More than $3 million in federal COVID-19 relief funds are heading to the Oklahoma County Sheriff's Office as CARES Act funds begin to run dry.
The bulk of the funds heading to the law enforcement agency will fund 47 new patrol vehicles with enhanced COVID-19 safety features.
Last month, Andrea Dean with the department read the names of five Oklahoma law enforcement officers who died of COVID-19 contracted on the job.
“These officers left behind 16 children between them,” she said. “All five of these officers were married.”
Following a brief conversation about whether the new vehicles qualify for CARES Act funds, the board voted 8 to 0 advancing the funds to the Board of County Commission, where it also received unanimous support this week.
Commissioners approved $2.8 million for 47 new Chevrolet Tahoe patrol vehicles to be purchase from Joe Cooper Chevrolet, $377,249 for mobile computer systems to outfit the vehicles and $260,000 for respirators and filters.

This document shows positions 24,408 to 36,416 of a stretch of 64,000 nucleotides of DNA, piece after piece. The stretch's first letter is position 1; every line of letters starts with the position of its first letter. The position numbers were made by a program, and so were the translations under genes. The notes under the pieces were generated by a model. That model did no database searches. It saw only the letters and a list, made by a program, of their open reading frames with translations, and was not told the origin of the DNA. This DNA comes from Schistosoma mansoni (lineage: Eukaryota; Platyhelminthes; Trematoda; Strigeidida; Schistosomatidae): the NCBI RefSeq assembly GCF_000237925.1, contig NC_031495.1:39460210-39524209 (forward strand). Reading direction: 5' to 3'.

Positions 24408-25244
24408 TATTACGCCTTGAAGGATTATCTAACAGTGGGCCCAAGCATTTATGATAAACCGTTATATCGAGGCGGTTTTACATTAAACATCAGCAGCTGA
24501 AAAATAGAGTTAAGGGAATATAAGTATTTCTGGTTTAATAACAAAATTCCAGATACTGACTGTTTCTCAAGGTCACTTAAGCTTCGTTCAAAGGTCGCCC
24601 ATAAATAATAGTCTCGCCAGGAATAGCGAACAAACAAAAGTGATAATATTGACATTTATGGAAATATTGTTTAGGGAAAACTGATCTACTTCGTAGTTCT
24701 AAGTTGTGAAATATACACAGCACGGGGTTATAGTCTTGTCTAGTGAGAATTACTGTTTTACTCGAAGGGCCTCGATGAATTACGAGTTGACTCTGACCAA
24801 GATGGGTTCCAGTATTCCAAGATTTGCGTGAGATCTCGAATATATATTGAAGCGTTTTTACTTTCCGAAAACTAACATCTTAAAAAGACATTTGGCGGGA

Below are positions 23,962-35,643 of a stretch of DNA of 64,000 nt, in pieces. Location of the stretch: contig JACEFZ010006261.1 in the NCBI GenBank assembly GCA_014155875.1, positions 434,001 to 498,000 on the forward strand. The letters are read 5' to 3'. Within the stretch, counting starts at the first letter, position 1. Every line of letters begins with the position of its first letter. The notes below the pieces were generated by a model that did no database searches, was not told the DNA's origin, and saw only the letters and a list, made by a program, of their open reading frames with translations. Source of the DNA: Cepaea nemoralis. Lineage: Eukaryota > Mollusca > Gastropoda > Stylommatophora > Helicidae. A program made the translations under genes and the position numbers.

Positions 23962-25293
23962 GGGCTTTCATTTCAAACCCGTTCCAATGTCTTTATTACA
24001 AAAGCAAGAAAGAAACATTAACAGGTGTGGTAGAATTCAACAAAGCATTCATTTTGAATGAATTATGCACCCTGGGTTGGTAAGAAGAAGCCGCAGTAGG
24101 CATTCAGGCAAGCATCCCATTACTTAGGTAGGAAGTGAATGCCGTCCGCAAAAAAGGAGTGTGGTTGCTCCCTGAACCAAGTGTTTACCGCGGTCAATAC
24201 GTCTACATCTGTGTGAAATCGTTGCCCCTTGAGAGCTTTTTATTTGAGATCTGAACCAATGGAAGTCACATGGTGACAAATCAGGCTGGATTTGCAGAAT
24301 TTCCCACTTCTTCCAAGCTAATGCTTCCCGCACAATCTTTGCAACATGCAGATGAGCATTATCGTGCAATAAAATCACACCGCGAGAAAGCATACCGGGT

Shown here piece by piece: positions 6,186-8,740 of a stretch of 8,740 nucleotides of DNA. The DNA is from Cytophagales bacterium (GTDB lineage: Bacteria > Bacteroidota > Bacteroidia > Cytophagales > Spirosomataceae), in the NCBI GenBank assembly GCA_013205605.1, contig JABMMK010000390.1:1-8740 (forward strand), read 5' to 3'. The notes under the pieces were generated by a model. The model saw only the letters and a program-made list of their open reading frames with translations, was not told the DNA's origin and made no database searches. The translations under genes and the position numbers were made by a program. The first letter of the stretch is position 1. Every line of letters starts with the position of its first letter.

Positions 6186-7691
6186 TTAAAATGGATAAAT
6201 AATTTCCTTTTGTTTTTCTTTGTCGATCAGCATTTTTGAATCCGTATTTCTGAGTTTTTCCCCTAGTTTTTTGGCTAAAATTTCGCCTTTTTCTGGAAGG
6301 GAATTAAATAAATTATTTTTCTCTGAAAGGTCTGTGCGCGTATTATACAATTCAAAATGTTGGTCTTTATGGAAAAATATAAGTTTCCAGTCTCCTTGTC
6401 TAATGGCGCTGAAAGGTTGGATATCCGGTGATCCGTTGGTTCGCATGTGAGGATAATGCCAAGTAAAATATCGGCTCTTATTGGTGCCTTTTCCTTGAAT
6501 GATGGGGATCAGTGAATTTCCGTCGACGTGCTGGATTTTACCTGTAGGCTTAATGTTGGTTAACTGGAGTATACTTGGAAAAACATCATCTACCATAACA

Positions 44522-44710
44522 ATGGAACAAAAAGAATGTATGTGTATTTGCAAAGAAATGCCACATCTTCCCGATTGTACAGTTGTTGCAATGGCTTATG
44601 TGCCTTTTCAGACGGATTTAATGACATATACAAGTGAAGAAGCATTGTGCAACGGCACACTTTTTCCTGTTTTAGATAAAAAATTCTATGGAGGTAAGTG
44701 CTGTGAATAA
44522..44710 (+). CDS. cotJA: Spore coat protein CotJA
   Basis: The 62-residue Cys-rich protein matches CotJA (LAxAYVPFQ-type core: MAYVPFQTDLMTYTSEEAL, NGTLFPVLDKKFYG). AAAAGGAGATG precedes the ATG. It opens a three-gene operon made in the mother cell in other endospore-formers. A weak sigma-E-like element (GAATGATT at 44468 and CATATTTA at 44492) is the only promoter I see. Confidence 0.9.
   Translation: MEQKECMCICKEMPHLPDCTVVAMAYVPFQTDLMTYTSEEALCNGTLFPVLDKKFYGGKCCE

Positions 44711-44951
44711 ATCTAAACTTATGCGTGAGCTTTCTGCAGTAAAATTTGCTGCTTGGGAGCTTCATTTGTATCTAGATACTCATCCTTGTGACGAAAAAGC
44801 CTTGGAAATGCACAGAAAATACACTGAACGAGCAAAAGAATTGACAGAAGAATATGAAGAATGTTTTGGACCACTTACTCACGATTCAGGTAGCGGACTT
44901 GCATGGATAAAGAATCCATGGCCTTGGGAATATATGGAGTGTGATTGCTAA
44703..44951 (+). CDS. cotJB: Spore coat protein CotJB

“These are specific vehicles that have that separate air systems that are designed to protect the person in the front seat from the person in the backseat or vice versa,” Oklahoma County Commissioner Carrie Blumert said.
“Even separate filters for them, so it’s totally different air,” said Aaron Brilbeck, Oklahoma County Sheriff’s Office spokesman. “We’re different than a lot of police agencies in that way not only patrol and arrest people like other agencies do, but we also do a lot of extraditions so it’s not unusual for our guys to be going across state lines and spending hours in the car with somebody."
The vehicles coming in at about $60,000 a piece include passenger compartments that can withstand repeated heavy-duty disinfecting.
“Yes, this is a pretty big expense, but I felt that it met all of the qualifications for CARES dollars, and it was something that we needed to do,” Blumert said.